OTC Pink : BYRG
The New Rambler mine is a classic supergene enriched deposit that was capped by a porous spongy limonite and jaspilite gossan overlying a 75-foot thick oxidized zone. The oxidized zone included copper carbonates and oxides with dendrites and nuggets of native copper and some copper sulfides. These grade down from 75 to 100 feet into the supergene zone with platinum-bearing covellite and chalcocite (McCallum and others, 1975). Below 100 feet, supergene assemblages graded into primary mineralized rock with quartz-pyrite-chalcopyrite veins and minor sperrylite. The association of epigenetic platinum and palladium in the shear zones suggests the ore was remobilized from a hidden, as yet undiscovered, platinum reef at depth (McCallum and Orback, 1968), or laterally.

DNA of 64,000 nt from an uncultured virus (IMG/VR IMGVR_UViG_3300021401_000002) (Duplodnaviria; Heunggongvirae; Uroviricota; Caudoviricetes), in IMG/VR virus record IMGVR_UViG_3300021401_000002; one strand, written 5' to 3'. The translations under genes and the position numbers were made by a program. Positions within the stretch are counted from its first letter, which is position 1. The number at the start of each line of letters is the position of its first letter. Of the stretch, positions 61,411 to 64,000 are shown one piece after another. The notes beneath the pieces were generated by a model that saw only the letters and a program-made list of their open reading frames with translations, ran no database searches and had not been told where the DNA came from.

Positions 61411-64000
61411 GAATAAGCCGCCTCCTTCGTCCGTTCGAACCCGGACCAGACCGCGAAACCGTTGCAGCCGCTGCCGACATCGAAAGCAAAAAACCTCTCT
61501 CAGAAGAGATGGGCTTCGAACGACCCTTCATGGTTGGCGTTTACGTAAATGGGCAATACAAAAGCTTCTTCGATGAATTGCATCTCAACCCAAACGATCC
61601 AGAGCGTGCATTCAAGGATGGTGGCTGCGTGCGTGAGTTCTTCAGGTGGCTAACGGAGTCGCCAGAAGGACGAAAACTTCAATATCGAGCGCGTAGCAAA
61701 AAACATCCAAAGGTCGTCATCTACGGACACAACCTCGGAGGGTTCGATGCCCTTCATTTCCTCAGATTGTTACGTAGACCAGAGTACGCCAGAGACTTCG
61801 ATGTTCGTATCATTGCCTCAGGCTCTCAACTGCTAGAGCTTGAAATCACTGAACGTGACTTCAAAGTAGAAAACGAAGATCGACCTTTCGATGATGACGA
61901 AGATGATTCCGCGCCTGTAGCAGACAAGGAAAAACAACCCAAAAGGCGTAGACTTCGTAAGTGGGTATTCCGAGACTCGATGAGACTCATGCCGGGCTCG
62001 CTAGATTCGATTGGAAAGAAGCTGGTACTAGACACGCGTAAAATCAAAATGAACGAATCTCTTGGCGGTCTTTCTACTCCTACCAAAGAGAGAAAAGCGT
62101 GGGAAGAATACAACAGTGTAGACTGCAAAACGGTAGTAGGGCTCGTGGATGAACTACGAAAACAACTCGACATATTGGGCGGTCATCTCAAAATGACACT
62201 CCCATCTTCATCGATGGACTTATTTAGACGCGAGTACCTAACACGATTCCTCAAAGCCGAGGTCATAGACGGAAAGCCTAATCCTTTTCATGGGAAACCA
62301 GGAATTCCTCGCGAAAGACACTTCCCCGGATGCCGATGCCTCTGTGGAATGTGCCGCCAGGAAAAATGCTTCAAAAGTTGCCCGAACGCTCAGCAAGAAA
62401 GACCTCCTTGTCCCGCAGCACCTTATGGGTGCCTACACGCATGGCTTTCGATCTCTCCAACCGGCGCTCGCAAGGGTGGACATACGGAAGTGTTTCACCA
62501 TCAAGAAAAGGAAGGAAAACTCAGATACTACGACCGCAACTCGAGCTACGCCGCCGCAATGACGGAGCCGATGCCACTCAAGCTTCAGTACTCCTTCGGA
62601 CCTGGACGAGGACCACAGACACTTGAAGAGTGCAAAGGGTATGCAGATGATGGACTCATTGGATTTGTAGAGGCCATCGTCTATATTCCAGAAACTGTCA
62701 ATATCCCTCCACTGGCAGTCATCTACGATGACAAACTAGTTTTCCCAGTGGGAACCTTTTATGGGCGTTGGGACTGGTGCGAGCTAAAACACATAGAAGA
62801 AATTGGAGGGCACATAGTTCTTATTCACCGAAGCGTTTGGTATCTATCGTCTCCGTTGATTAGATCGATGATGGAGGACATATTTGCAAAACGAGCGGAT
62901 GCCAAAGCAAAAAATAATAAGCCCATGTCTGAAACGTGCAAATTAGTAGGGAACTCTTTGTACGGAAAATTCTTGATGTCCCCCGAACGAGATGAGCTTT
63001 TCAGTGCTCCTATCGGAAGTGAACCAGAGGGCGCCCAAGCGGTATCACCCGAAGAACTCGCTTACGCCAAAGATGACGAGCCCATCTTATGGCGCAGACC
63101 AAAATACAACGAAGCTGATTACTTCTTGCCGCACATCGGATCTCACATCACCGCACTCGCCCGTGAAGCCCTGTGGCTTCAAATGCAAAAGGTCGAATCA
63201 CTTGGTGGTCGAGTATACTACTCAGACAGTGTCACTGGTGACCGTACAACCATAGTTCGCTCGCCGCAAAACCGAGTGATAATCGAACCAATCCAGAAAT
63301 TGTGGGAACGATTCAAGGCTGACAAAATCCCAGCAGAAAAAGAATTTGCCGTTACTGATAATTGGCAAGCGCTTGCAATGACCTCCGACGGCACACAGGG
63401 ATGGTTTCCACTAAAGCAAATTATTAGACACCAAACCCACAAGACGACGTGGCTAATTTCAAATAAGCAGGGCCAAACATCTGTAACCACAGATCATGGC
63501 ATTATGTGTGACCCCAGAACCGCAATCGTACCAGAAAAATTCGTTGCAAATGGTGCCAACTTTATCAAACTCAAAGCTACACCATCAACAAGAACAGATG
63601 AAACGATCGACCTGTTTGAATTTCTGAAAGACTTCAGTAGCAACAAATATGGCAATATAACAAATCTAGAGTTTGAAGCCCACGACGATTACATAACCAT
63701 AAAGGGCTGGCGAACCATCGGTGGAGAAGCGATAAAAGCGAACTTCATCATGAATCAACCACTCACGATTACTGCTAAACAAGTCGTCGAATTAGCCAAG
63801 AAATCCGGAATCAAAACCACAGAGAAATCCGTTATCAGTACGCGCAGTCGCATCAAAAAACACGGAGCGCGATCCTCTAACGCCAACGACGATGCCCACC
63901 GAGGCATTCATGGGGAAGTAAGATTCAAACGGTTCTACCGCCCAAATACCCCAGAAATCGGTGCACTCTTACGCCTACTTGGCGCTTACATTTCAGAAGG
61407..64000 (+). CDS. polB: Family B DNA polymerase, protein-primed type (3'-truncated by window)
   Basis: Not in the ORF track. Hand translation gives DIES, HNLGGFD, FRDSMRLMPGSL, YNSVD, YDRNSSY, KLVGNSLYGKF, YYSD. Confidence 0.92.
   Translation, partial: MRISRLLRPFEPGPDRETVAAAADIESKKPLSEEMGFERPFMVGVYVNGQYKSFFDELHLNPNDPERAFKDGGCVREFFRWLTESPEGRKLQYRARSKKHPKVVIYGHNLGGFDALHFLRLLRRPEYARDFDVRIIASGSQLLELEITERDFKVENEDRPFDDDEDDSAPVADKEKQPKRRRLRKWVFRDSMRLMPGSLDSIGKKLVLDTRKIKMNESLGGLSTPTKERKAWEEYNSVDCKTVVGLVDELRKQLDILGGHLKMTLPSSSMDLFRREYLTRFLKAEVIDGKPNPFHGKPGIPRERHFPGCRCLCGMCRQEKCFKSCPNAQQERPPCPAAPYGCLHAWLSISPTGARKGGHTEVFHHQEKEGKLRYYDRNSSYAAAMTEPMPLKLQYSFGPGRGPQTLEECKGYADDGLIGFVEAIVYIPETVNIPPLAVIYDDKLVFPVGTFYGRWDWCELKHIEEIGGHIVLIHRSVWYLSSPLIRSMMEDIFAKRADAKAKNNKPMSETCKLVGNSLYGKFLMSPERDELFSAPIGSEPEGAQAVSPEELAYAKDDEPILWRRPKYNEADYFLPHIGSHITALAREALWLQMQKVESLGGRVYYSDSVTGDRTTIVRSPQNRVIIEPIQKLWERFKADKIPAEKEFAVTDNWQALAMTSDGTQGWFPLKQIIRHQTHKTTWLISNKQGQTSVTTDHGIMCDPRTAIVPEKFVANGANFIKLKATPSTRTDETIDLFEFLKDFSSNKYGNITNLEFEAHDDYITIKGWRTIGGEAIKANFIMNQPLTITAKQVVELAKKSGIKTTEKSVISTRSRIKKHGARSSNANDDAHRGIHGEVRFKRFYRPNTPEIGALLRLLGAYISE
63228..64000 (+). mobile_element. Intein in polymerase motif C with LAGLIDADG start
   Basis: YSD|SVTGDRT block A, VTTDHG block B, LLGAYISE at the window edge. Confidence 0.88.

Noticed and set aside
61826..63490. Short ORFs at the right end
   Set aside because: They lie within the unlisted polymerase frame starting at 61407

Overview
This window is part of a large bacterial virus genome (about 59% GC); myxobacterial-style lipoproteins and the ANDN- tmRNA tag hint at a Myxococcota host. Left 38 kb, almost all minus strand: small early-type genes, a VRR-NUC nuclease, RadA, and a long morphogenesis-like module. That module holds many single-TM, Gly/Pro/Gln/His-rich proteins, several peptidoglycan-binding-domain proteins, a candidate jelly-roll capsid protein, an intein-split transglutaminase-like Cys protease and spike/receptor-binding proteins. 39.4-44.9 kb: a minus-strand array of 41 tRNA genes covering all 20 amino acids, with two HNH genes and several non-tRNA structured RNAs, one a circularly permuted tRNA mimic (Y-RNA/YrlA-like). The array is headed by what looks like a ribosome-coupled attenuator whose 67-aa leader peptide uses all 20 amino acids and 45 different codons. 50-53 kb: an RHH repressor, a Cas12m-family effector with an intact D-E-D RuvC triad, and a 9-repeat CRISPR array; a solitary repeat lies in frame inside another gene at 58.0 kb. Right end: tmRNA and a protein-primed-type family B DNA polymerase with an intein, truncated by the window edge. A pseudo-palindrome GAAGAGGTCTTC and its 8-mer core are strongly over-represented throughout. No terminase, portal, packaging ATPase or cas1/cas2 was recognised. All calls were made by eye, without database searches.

The mine sporadically operated from 1900 to 1918. Operations terminated after a fire destroyed the mine buildings. After the fire, the mine manager estimated probable reserves at 7,000 tons of 7 to 8% Cu, 0.25 opt Pt, with some gold and silver. Total metal production was reported at 1,753,924 pounds of Cu, 171.35 ounces of Au, 7,346 ounces of Ag, 170.16 ounces of Pt, and 451.4 ounces of Pd (Needham, 1942). Silver Lake Resources (1985) estimated platinum-group metal production was more on the order of 16,870 ounces of Pd and 910 ounces of Pt. In addition to platinum and palladium, iridium was also detected. According to Knight (1902) a composite sample of dump material from the mine yielded 0.06 opt Pt, 0.04 opt Ir, 0.04 opt Pd, 0.10 opt Ag, and a trace Au. Much of the platinum was incorporated in the copper ore. Two assays reported by Knight (1902) included: (1) an assay of copper minerals which yielded 0.10 to 0.70 opt Pt, and (2) seven carloads of covellite ore that contained 0.40 to 1.4 opt Pt.
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